Wally Parks 94th Birthday Banquet at Wally Parks NHRA Museum
Feb 8, ’07
Story by Richard Parks and photographs by Roger Rohrdanz
The Wally Parks NHRA Motorsports Museum, located on the grounds of the Los Angeles County Fairplex in Pomona, California held a banquet honoring Wally Parks on his 94th birthday. A second guest of honor was the legendary Carroll Shelby, inventor of the Cobra racing car. Wally Parks founded the NHRA (National Hot Rod Association) in 1951, in an effort to organize car clubs throughout the United States in an association that would offer alternatives to illegal street racing, then a bane of law enforcement. Shelby and Parks are long and close friends and the two of them together on the podium brought out stories of the good old days. The date was February 8, 2007, and over 220 people came together to pay their respects to these two men who have had such a great impact on motorsports racing in the United States and overseas. Some of the guests were; Gary and Collene Campbell, who is the sister of racing legend Mickey Thompson, Steve and Gloria Gibbs, Dave and Eloise McClelland, Randy Fish and Ernie Nagamatsu. Gibbs was called “the Hook” by those in drag racing, because if you broke on the line, you got the hook. He was also the first director of the Motorsports Museum and a favorite NHRA Vice President and administrator among the racers. Dave McClelland is the voice that so many of us loved to hear announcing the races. With a mellow and slightly Southern accent, Dave charmed the crowd as the emcee for the night. Eloise is famous for the wonderful quilts that she makes and donates to causes. Randy Fish is the editor of Drag Racer Magazine, the pearl of the APG Media empire. Ernie Nagamatsu is the proud owner of Max Balchowsky’s Ole Yeller, a junkyard dog that routinely beat the foreign sports cars during the heyday of American road racing in the 1950’s and ‘60’s.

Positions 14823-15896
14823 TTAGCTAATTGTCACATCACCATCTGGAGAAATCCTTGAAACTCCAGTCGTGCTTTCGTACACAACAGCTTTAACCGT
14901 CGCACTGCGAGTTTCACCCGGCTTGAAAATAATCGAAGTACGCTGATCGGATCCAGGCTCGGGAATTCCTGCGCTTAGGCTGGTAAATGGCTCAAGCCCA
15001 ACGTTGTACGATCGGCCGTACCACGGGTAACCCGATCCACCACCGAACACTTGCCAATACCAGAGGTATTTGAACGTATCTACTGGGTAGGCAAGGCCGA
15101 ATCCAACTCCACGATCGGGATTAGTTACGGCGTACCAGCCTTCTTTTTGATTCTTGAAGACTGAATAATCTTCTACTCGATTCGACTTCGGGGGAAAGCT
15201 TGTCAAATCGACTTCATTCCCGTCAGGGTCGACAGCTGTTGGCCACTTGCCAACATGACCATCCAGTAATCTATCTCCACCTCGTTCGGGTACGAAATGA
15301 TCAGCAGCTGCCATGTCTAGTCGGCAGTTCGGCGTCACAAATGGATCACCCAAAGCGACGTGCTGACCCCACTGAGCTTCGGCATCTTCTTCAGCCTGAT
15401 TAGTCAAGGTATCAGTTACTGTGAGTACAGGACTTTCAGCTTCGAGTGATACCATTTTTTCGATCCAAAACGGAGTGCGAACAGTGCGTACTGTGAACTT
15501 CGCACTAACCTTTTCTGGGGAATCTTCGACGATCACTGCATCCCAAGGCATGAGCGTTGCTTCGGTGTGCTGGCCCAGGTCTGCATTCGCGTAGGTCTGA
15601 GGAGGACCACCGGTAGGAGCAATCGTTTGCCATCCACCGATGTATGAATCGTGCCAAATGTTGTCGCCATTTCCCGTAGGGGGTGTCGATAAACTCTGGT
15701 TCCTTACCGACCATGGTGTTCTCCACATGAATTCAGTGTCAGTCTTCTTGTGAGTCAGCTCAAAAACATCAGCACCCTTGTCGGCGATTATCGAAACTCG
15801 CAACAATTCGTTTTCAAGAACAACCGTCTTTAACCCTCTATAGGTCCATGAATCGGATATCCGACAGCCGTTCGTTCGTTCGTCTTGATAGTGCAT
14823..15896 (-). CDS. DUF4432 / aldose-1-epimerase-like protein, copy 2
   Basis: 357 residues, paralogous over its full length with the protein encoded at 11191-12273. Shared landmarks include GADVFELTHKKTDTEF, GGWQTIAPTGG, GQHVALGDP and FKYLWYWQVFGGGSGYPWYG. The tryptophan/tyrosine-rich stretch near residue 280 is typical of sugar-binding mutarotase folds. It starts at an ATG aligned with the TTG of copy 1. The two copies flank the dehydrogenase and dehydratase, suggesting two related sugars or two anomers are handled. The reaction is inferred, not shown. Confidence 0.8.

We met Tom Compton, TV Tommy Ivo, Dallas and Sandi Gardner, Chick and Lynn Saffell and Bud and Bev Coons. Compton is the current President of the NHRA and in charge of much of the new growth of the organization. TV Tommy Ivo raced in the 1960’s and starred in numerous teen flicks and hot rod movies. Dallas Gardner was the second President of the NHRA and is now the President of the Board for the largest motorsports organization in the world. Chick Saffell started the company that would dominate souvenir sales at the drag races. Bud Coons was a police sergeant for the city of Pomona who worked with youth car clubs and was an early employee of the NHRA. He led the original Safety and Drag Safaris across the country as the new drag racing organization sought to stem illegal street racing. In the audience were Art and Shirley Goldstrom, Katt and Eric Lotz, Don Rackemann, Greg Sharp and Alex Xydias. The Goldstrom are collectors of hot rodding memorabilia and have a huge museum in Las Vegas, Nevada. Don Rackemann was a very successful track manager. Greg Sharp is the curator for the Motorsports Museum. Alex Xydias was the founder of the So-Cal Speed Shop and partner with Pete Chapouris in the new shop. Near the front were Parnelli Jones, Jim Dilamarter, Carroll and Cleo Shelby, Joann Brock, Charles Rollins and Robert Genat. Parnelli Jones won the Indy 500 race and Rodger Ward always considered his good friend and competitor to be the most talented racer he has ever raced against. Joann Brock came with her son-in-law, Charles Rollins. She is the widow of Ray Brock who was with Primedia when it was Petersen Publishing Company. Robert Genat is a motorsport author and writer with a great following among hot rodders and muscle car owners.